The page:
by the 2008 Heidelberg College Archaeological Field Crew
This week marked the end of our time here at Johnson’s Island, and we were very busy both in the latrine and in the hospital. At the end of last week, we spent most of the morning braving the elements while trying to keep the site dry. We had people both inside bailing out water and outside digging trenches to help with drainage. As a result we worked solely in the hospital building area, but were able to get a lot done.
After we came back from the July 4th break, we were ready to get back to work. This week has seen an increase in the visitors out at the side. We currently have six teachers that have helped all week and will remain to help Professor Bush for a week after we have left. The latrine (Feature 40) was the site of a lot of activity this week. At the start of the week we reached the end of the first level (we dig 10 centimeter levels) and spent a day mapping the artifacts and rocks found in it. After we mapped everything, we switched out people from the hospital to work in the latrine. They began to start on the next level (level 2, another 10 centimeters) Wednesday. So far, some of the more interesting artifacts that have been found in the latrine are: a green glass button, a square bottom from a glass bottle, a piece of corded material, a large metal piece, an animal tooth, and two more tin cans.
Inside the hospital we are continuing to work the 2×2 meter units down to their subsoil. We have five units that have been outlined in pins, mapped and photographed. One more unit is ready to be pinned and mapped Friday. We have been using the Topcon total station to map. Three of us have also been working on postholes that were found upon reaching the subsurface. Two of these (pictured here) are the main postholes from the center-line of the hospital and one is a supporting post for the side, possibly the wall. We have learned from our excavations of these that the main center postholes are square in shape while the side ones are more round. The main center postholes appear as a large square or rectangular shape that shrinks down to a square 7 by 7 inches that undoubtedly reflects the post mold of the center post. The side postholes are mostly the same size all the way down (about 15 centimeters) and slowly start to disappear near their end.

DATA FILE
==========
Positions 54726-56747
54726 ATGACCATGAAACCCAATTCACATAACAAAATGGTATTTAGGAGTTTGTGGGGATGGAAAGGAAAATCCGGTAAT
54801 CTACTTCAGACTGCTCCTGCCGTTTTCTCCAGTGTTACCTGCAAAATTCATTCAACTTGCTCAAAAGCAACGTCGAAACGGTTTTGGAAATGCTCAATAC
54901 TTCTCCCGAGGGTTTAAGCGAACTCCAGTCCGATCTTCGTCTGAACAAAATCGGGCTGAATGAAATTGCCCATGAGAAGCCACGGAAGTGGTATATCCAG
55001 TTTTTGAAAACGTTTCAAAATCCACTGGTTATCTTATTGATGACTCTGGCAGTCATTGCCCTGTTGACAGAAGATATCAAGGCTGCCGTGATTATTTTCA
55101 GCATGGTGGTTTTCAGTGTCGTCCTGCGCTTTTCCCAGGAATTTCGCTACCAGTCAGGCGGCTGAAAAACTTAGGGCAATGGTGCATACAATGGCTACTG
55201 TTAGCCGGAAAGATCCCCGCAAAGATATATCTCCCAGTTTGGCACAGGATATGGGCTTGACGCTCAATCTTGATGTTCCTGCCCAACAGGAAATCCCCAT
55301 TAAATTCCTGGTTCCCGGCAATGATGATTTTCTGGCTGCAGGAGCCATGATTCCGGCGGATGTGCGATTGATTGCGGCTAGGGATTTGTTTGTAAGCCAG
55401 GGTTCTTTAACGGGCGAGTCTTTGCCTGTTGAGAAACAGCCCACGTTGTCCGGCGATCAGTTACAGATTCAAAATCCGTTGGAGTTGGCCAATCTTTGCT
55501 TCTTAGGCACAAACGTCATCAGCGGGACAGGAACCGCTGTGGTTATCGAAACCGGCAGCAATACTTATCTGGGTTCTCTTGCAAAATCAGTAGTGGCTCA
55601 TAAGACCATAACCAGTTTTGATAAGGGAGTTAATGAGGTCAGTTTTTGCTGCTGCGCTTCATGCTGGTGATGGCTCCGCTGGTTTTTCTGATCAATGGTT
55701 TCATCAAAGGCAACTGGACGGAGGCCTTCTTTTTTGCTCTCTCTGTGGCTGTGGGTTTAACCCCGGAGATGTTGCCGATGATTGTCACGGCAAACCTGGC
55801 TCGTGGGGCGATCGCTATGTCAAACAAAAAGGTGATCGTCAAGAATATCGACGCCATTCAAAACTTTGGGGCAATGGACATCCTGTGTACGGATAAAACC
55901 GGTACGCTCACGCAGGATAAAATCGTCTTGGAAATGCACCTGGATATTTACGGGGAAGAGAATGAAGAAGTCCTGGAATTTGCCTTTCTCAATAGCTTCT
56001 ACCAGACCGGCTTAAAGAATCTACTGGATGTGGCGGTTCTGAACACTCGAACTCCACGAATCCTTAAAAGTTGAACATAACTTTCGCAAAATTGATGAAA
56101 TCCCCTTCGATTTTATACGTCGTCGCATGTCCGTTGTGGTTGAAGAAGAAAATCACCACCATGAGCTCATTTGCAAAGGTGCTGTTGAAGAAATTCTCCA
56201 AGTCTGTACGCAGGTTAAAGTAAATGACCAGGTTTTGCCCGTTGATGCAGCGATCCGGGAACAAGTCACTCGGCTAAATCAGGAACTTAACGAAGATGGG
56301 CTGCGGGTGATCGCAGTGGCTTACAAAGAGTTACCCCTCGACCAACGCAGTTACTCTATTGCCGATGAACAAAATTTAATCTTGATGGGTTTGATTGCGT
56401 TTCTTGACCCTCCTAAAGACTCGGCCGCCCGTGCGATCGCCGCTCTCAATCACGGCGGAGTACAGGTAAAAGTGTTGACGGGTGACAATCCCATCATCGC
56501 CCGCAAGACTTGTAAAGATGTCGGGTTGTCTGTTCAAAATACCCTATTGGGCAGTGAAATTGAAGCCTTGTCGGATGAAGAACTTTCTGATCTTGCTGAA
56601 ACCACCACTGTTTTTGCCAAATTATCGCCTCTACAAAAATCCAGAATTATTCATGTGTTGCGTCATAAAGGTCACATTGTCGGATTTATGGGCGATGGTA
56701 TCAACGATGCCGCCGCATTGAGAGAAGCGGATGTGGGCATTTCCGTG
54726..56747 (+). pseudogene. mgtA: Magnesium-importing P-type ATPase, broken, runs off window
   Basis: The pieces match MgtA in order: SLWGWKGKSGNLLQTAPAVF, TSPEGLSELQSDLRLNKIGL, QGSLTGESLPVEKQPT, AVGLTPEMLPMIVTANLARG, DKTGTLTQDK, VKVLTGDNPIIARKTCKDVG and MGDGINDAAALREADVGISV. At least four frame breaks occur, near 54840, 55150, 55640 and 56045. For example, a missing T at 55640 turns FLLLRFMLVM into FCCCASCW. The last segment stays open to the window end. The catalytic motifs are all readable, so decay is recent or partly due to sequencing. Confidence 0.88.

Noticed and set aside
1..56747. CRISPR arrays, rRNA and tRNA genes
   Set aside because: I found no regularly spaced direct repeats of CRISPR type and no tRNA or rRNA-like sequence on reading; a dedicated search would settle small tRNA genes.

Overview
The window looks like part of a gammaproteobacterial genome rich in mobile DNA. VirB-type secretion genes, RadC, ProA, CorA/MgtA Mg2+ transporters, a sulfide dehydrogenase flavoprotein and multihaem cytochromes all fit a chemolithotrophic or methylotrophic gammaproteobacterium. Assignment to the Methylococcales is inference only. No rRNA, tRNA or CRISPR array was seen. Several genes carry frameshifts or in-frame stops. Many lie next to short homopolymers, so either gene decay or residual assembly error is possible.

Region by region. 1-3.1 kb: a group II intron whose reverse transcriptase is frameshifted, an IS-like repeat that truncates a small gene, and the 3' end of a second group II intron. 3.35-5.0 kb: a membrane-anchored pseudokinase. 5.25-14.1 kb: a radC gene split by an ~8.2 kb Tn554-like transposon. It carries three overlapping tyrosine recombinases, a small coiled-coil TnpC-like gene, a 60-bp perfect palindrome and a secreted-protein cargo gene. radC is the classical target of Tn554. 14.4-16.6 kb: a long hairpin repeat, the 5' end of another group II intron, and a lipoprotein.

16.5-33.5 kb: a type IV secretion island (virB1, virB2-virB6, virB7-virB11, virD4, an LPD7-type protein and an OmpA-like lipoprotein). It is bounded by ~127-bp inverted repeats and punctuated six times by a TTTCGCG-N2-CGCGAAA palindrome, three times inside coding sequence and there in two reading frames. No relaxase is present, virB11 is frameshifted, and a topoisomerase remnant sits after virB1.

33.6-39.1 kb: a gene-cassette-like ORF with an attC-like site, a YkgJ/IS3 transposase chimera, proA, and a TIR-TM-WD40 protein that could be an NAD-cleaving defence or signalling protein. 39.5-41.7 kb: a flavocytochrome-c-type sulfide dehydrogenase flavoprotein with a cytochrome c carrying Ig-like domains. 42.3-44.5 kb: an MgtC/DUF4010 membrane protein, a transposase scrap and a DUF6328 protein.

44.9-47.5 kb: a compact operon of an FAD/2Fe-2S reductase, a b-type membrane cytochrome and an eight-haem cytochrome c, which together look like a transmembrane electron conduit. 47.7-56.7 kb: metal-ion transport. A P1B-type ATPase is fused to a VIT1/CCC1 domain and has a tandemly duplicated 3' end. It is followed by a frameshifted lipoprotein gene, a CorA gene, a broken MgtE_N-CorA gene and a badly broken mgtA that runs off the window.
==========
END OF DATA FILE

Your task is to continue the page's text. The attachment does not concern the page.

We have all learned the basic field techniques and all feel better about this field of study. This program has helped give us a basis for future career plans and which directions we may wish to go. One of the most valuable things we found on Johnson’s Island wasn’t an artifact, but true friendships that will last a lifetime. We came for archaeological training, but we left with a family.
by David Bush
After starting our investigations in April 2008, we are now finally getting the topsoil removed and exposing the subsurface features which exist within the prison hospital block. We have completely exposed five 2-meter-square units and revealed four post holes. We have tested these and the two central posts (with the black centerline running through them in the plan) are directly in line with the other posts we have exposed the past two years. These posts are approximately 7 inches (18 cm) square, while the postholes revealing them are typically four times larger than the final post mold. The support wall posts and what we believe will be the front wall post are rounded and slightly smaller. Pictured is feature 114, the central post hole in the unit N202E142 (SW corner). This one is very typical of the type of posts we discover. They are not very deep below the plow zone. We have to excavate them about 2 centimeters at a time to eventually get the final impression of the post. From the series of three pictures, you can see that at 51 centimeters below our temporary datum the larger post hole that was dug into which the upright post was placed shows very clearly. In the fill of this post hole are bits of clay along with darker soil and even some mortar. At 54 centimeters below our temporary datum, we see the actual post mold impression. It is square and also contains bits of mortar. Only 56 centimeters below the temporary datum the clay is undisturbed. This 2 centimeter impression is the only indication of the actual size of the upright post.
We hypothesize that the small post mold impression is created by the weight of the post sinking into the clay after construction. The final small square impression is typically about 2 centimeters in depth. Although this may seem somewhat academic, the discovery of post molds does several things. First, it gives us the exact location of this particular building. Second, understanding exactly how this post hole/mold was formed may help in figuring the weight of the structure it supported. Finally, the excavation of these features by students gives them the experience is understanding how the earth is changed with every slight historic disturbance. As they go into their futures as archaeologists, they need all the experience they can gather on the many types of features they will encounter at the sites they will be exploring. Knowing that this feature changes in just 2 centimeters allows them to realize just how careful we all need to be.
Stay tuned, there’s more to come…